“Hi Mrs. Kelleher!” I said, from behind my dark lenses.
She smiled absently and then did a double take.  “Meghan? Why are you wearing sunglasses inside?”

I became bashful and was overcome with the feeling I was doing something wrong.

Mrs. Kelleher leaned in.
“Meghan. Take your sunglasses off please.”
I did. She inhaled sharply.
“Did someone hurt you?”
“I hit my head on the coffee table.”
I suddenly felt like one of those women in the Lifetime movies. I could feel her disbelief, her judgment. I felt dirty, like I was lying, like I’d done something wrong. The thing was, I wasn’t lying and I hadn’t done a damn thing except flip on the couch. But I could tell Mrs. Kelleher didn’t believe me. She thought I was hiding something.

She wanted me to come to her office to talk. But I insisted, no, I was fine. I had actually hit my head on the coffee table. Finally she let it go and I went back to reading.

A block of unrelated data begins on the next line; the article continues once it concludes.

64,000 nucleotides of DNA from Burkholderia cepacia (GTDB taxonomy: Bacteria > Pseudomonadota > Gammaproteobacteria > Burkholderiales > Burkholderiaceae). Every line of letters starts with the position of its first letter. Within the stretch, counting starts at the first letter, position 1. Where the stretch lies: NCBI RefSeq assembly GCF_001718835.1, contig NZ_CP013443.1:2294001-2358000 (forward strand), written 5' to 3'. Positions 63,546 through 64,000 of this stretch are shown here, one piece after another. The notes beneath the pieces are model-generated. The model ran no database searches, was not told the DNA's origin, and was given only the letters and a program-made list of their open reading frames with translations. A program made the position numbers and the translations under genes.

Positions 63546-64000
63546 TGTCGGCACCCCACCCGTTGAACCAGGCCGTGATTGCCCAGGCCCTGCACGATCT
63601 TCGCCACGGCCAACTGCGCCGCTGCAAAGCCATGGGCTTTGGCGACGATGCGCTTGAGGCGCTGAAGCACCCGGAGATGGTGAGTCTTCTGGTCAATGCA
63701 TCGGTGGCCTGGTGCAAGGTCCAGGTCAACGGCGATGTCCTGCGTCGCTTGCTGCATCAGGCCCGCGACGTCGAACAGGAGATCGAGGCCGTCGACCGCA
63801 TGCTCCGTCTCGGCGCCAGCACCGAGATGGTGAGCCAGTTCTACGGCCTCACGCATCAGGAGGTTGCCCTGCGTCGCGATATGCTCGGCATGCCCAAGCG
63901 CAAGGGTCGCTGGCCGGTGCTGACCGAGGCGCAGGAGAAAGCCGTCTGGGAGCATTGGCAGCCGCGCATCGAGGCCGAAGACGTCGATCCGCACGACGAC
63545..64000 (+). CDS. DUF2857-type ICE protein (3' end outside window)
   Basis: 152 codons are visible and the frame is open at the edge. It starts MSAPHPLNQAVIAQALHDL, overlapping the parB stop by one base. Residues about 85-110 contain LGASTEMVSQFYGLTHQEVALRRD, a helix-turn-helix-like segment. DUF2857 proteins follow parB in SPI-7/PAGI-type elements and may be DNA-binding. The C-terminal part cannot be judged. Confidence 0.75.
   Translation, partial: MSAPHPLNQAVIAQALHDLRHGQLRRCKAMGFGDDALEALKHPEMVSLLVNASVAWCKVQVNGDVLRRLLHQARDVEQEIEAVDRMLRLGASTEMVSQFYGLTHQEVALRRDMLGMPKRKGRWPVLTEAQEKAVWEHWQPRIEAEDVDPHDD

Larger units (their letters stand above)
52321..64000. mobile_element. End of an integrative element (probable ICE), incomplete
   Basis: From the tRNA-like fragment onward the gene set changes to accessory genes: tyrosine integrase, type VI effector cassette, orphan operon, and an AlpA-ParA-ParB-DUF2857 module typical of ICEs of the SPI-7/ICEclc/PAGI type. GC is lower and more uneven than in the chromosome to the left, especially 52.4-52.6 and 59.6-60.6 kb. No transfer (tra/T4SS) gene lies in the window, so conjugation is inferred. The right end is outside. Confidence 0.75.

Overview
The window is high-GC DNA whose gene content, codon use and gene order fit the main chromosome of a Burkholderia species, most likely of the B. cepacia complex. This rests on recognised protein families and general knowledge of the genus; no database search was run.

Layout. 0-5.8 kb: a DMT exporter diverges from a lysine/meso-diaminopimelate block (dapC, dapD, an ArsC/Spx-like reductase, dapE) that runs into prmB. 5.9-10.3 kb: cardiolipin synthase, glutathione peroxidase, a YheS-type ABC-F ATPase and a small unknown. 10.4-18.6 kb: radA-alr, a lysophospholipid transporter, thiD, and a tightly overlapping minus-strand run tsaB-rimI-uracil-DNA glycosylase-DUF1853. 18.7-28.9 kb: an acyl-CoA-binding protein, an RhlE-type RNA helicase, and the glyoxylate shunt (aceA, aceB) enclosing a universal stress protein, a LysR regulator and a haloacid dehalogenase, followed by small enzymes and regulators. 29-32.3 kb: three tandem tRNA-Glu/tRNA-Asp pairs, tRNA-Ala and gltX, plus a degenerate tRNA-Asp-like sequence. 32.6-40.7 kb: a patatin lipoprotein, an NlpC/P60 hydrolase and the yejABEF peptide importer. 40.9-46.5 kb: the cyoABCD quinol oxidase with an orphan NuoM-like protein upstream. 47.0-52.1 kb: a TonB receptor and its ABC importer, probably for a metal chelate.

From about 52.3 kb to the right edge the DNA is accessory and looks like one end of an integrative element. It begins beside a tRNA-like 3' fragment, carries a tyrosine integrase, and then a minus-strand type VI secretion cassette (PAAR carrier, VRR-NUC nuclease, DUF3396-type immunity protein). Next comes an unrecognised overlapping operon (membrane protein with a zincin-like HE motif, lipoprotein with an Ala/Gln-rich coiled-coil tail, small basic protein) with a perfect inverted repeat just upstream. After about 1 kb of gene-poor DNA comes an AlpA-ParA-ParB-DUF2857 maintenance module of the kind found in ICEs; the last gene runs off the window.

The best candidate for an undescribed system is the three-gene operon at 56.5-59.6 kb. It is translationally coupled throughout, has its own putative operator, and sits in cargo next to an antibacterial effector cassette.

At home that afternoon my brother gave me the heartfelt apology of a 13 year old not entirely sure if he almost killed his little sister. As a peace offering he let me chase him through the yard with the homey sock.

This time my parents came home from work to find their pony-tailed fourth grader with a yellowing bruise now encompassing half her face,  chasing her brother through the yard, and trying to hit him with a sock full of gravel.

At least I was laughing, not crying.

the time i became a romantic

I was on the playground in first grade, and girls were organizing themselves into groups to go behind this big oak tree and see Dusty’s penis. Dusty was a pudgy kid with a shaved head and an unintelligible little boy country accent. At six years old, he’d found his calling, and all the girls were reaping the benefits.

The Clearing Unfortunately, I wasn’t in the first or second group selected for viewing, so I had nothing to do but use the playground for playing. I was pissed too, standing there in my culottes and Keds, watching the oak tree beyond the clearing. Girls were coming out from behind it in droves, whispering and cackling, screaming ‘Eww’ and falling all over the place having just viewed Dusty’s junk. I wanted to see what the big deal was, but there was a very specific selection process and I had to wait my turn.